5. A love for Israel. In June of this year, the Times of Israel published an ominous article with the headline: “Devastating survey shows huge loss of Israel support among Jewish college students.” Comparing surveys taken in 2016 with surveys in 2010, it was found that Jewish college students stating that they lean toward supporting Israel has dropped by 27 percentage points.

Jewish day schools do a great job of fostering love and support for Israel. Children in Jewish day schools learn modern Hebrew, the history and contemporary issues in Israel, and they engage in experiential activities that help them learn and appreciate Israel’s rich culture.

6. Jewish continuity. According to the recent Pew report, the rate of intermarriage among Jewish people (excluding Orthodox Jews) is a disheartening  71 percent. For me, having Jewish grandchildren has always been an important value. Jewish day schools engage the children in a comprehensive Jewish education. They do not simply learn about Judaism, but they also actively experience it. As a result, Jewish day school students tend to stay involved and marry Jewish spouses.

Moises Eilemberg, a board member of a San Diego Jewish day school, wrote that “the sustained immersion, roots, identity and social bonds created by a full, multi-year Jewish day school experience are far and away the most powerful determinant of  how Jewishly involved kids stay through their teens and in college,  whether they date and marry Jewish, whether they become members of a synagogue, and  the strength of their attachment to Israel.” He cites several studies to support this assertion.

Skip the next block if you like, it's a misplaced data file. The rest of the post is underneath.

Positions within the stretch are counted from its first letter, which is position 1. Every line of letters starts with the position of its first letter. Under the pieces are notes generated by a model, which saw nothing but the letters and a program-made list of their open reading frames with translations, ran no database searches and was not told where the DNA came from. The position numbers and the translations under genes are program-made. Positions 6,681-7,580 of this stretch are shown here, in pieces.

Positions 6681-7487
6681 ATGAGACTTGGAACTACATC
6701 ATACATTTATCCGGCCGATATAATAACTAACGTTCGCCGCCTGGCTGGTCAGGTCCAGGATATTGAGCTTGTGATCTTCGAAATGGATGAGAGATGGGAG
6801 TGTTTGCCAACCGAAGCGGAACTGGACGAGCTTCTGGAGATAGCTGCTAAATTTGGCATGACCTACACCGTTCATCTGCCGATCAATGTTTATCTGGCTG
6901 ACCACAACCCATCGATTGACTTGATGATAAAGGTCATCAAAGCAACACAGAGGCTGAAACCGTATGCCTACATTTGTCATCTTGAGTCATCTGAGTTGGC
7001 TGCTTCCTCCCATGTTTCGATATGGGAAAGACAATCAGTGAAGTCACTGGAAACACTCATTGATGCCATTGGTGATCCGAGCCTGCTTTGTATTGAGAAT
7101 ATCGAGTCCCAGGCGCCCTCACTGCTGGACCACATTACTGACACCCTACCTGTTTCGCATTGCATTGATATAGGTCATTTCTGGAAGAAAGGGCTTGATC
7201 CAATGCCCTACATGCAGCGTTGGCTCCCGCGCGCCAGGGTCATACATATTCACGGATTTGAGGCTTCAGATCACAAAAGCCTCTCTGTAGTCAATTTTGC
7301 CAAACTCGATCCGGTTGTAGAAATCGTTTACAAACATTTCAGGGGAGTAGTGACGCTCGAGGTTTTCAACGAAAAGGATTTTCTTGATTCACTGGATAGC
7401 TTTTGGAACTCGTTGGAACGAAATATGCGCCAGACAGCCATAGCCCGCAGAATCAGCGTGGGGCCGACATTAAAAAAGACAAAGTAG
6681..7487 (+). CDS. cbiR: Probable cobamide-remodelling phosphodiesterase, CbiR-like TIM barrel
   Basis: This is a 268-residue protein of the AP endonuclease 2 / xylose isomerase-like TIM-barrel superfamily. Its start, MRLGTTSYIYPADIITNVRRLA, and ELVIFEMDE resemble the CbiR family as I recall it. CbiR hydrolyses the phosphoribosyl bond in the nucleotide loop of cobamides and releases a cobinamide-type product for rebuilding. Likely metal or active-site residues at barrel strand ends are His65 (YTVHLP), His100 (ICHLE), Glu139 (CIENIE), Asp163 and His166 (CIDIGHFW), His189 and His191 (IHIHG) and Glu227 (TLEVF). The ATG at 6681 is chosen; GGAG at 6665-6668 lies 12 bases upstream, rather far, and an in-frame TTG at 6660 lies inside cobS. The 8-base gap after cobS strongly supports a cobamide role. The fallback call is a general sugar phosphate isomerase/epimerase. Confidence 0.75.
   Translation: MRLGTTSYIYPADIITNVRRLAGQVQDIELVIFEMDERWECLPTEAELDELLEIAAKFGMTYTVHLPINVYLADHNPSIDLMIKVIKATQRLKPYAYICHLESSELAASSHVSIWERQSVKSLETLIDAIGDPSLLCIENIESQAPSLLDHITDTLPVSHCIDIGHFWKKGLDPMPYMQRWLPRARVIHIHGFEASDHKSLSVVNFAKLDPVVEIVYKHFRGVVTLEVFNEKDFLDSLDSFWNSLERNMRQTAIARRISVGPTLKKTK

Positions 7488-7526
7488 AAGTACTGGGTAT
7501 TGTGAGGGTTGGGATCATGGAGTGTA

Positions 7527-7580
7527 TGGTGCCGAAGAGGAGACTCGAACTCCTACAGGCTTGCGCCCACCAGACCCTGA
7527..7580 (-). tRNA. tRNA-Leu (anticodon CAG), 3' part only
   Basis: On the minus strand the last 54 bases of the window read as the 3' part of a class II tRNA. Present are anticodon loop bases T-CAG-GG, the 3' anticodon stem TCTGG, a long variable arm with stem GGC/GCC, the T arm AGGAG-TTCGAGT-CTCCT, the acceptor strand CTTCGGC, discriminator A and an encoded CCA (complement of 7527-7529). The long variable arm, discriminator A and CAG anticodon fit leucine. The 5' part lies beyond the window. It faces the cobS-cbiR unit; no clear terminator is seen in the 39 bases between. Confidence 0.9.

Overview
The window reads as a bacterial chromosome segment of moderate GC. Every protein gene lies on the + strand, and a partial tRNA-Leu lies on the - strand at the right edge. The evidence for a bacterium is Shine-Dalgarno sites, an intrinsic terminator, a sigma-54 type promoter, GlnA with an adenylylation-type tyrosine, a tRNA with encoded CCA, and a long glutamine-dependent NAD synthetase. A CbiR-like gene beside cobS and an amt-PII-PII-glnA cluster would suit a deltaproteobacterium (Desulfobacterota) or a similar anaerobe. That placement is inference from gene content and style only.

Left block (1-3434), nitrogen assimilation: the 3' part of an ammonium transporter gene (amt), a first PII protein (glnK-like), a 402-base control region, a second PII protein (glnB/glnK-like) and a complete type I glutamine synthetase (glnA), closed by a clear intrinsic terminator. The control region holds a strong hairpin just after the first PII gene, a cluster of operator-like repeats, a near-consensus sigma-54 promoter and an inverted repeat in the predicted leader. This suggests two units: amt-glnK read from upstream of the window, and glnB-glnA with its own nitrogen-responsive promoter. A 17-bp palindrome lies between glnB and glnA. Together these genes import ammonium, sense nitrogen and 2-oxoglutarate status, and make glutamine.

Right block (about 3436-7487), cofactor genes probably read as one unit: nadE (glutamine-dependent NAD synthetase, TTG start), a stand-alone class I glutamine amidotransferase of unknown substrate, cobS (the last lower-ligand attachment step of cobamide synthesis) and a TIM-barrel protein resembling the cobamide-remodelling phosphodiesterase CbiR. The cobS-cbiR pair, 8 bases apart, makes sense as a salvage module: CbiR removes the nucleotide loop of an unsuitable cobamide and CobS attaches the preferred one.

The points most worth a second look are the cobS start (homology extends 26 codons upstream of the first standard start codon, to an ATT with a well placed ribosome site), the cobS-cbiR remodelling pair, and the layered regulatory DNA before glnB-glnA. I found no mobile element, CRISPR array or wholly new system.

7. Well rounded students. Jewish day schools do a good job of educating well rounded students who have a love of learning, who are connected, who take responsibility in their communities and support Jewish institutions, who have experienced spiritual growth and who are ready for the challenges posed by the world. The focus is on the whole child; his or her intellectual abilities, potential, emotional well-being, family and environment.

There’s a study from Brandeis University about what happens to children from Jewish day schools once they get to college.

“The sense of community or belonging that students experience in the school setting has been shown to contribute to greater social and coping skills, academic self-confidence, altruistic or pro-social behavior, and academic performance.” And it also shows these children are perfectly able to socialize with people of diverse backgrounds.

I can happily report that 20 years after we made the decision to send our kids to a Jewish day school, they grew up to become well-rounded, successful, and compassionate individuals who can comfortably answer the question “Why am I Jewish?” and who are committed to pass that legacy on to the next generation: our Jewish grandchildren. Perhaps it’s time for more of us to seriously consider the gift of sending our children to a Jewish day school.